DCustomGuitar Guide

 

Acoustic Guitars Guide

Most beginners start with an acoustic when they first tackle the world of guitars. Whether you're just learning to strum or can already pick like a professional, there are countless choices out there. Start your search prepared.

1. Guitar Use
Who will be playing the guitar and where narrows the focus of a search immediately. Consider these quick questions to help you find a guitar that has all the features and characteristics you need. What type of music? What sound do you want? Playing in public or on your own? Smaller hands or big ones? What is your budget? Does it need to be portable?

2. Strings
Strings are the most defining feature of an acoustic, and there are two types. Nylon strings offer a sound that's round and smooth, also described as warm and mellow - best suited for classical, Latin or folk. Nylon has more sound control, but they're not as loud as steel. And since the strings are softer, there's less sustain. Steel strings carry a bold, strong, rich tone best for jazz, blues, rock and county. Steel strings are strummed more, while nylon strings are picked. And although steel hurts your fingers more initially, it's easily overcome once calluses develop.

3. Tonewood
The wood of an acoustic guitar very much determines its sound, as different types of woods produce different tones. Spruce is most common for tops; mahogany, rosewoods and maple for backs and sides. Cedar is a popular choice for classic acoustic guitars. Other woods used are ebony, koa, ovangkol, sapele and walnut.

4. Soundboards/Tops
The soundboard (or top) is a vital part of any guitar as it vibrates to dictate the guitar's tone and sound. The material it's made of is very important. Solid tops are made from a single piece of wood. They are generally more expensive, but offer greater resonance and projection, making the notes the guitar produces louder and clearer. And the tone gets better with use - it breaks in. Laminated veneer tops are made from several thin plies of wood pressed together, so they resonate less than solid wood and don't break in. However, they are more affordable and durable and less affected by temperature and humidity, making them a good choice for children or outdoor use.

5. Body Style
A number of body styles and sizes exist for acoustic guitars, from the smaller classic to the jumbo and the dreadnought and variations on these. Many of the styles are manufacturer specific, but a general rule to follow is the bigger the soundboard, the more low-end tone and volume the guitar will generate.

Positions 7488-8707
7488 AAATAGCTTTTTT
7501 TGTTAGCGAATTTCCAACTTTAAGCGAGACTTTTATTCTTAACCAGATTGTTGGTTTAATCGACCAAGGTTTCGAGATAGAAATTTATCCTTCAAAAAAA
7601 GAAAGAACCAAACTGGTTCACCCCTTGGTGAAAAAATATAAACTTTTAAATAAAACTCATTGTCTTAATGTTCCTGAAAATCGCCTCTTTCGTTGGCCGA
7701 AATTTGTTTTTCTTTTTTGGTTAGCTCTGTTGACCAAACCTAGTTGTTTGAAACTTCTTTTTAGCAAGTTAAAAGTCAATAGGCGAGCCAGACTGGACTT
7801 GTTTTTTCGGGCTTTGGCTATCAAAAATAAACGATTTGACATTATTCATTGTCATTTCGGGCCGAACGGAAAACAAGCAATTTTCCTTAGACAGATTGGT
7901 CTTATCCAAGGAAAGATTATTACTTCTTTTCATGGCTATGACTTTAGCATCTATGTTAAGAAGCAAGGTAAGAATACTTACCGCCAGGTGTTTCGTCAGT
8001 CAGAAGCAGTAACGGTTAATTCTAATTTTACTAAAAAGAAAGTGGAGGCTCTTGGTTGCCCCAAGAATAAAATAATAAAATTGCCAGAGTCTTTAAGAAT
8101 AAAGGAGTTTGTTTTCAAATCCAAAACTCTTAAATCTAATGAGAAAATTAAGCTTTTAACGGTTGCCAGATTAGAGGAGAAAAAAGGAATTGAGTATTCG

6. Electronics
You only need to consider electronics if you plan to play in front of an audience or want to amplify your sound. Putting a microphone in front as you play is always an option, but so is a pickup (a special microphone inside the sound hole), a piezo pickup (a pickup that mounts under the guitar's bridge) or an acoustic-electronic (the guitar comes with a built-in pickup and plugs into an amplifier).

7. Neck
Necks vary in size and shape according to the make of guitar. While the material used to make a neck is key, the most important factor is the fit and feel of it in your hand. The best necks are tight, rigid and straight to ensure the action remains consistent. Most acoustic guitars use a set (glued) neck; few have bolt-on necks like electric guitars.

8. Cutaway
Cutaways are something to consider if buying a steel-string guitar especially. A cutaway lets you reach the higher frets (near the sound hole) more easily. Your guitar will then produce those extra high notes, but at a loss of volume and bass.

9. Research
Research the manufacturers of the guitars you're interested in, and educate yourself on the details of the various models so you can make an informed choice. Check out review sites, read about the pros and cons, and consider others' opinions. Research is important, especially when you're buying online.

10. Cost and Quality
When buying an acoustic guitar, quality matters because the tone of a high-quality guitar actually improves - it produces a richer, fuller tone over time. Plus, a good acoustic will not only retain its value, it could even appreciate. Quality doesn't necessarily mean more expensive.